“can I take your order”
I realised. I have no idea what I want. What do I want? Which sandwich will make me happy? Which sandwich will fill this hole in my heart? That is the question. I had only really stepped in the door and I was expected to immediately be self-assured by my choice of lunch.
“You ready to order yet mam? Which type of bread? Toasted? Plain cheese? Spicy cheese? Salad? Sauce? Meal deal?”
I remember feeling these questions from the server hitting me like bullets. My back turned itchy and I started to sweat. My breathing became shallow and sharp. I felt like screaming and crying in the shop. In full fight or flight mode I just robotically said:
A meatball marinara please. Italian bread. Plain cheese. Toasted. All salad.
What if I regret this decision? As I left the establishment I saw an older homeless man sitting in the doorstep of a shop being questioned by the police and realised that I didn’t need this stupid sandwich in the first place. I could have made myself a basic cheese sandwich of my own. I was influenced by consumerism and my own greed. I mean I still ate my sandwich in the comfort of my own home (I never eat a subway in public as I eat them like an animal) but I felt guilty eating it and didn’t enjoy it. What a waste.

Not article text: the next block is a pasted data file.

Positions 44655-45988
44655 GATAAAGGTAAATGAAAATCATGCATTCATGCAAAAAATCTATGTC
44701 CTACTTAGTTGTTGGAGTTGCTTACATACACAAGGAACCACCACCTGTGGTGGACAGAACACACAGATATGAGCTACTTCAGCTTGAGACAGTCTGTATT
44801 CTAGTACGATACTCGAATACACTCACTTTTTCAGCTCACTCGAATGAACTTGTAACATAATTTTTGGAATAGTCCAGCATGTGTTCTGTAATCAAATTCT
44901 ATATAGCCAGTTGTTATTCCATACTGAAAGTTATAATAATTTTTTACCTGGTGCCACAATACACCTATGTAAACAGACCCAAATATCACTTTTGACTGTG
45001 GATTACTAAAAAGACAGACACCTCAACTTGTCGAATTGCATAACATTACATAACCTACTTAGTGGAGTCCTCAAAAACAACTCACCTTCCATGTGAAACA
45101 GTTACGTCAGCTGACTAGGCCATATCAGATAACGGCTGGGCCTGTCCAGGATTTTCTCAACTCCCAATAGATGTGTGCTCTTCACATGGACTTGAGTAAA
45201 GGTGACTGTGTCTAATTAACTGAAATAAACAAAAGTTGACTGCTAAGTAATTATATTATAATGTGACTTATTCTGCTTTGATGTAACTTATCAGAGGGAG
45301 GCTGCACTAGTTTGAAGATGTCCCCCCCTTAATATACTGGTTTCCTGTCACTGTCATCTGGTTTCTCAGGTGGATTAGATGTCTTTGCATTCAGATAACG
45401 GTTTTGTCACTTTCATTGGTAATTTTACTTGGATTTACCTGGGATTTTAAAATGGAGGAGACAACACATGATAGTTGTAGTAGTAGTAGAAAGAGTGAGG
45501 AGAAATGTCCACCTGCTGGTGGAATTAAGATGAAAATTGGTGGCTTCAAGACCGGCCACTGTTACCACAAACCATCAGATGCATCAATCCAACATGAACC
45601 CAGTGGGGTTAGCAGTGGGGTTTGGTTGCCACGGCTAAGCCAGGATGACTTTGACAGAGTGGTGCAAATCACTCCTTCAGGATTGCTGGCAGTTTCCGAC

I thought of what my therapist said about the correlation of anxiety and choice and it really made perfect sense. Even making a simple decision like picking a sandwich overwhelmed me and that is how I knew I needed help. Many of us are lucky that we are in the position of being able to choose as we have options whereas others suffering real poverty in third world countries still can’t have access clean water. But this doesn’t mean we should disregard our stresses as they are real for many of us. There is just too much going on in our day to day lives and it can drive you loopy.
Last Christmas I was a complete spoiled brat and had a Christmas day strop as – despite previously buying me a bag and boots a few weeks before Christmas as my main gift- my other half bought me an electric tin can opener and an actual oven glove to open on Christmas Day. I cried and ran to my room. Then I came out again sheepishly feeling stupid because Christmas is not about me- it’s about my little boy. It took me an LONG time to get over the electric tin can opener gift!
However thankfully I have let go of the resentment. I have a busy mind and over-active thoughts- therefore I don’t find meditating easy. During my yoga practice and meditations over the past few weeks I have been visualising the word contentment. Let go of all the negative thoughts. Let go of all the mistakes I’ve made. Forget worrying if I have bought enough for my sons Christmas. He won’t care. Forget it if his Christmas Eve pyjamas don’t arrive on time. Forget it if nobody likes the cream of cauliflower soup I made- as my dad probably has a backup lentil soup prepared anyway. None of this even matters. This Christmas I just want to enjoy the company of family and friends. It takes practise for me to be present and content and that for me is all that matters this festive season and for the rest of my life. But if I get an electric tin can opener again- I’ll be practising being present and content in a prison cell as I’ll be doing time.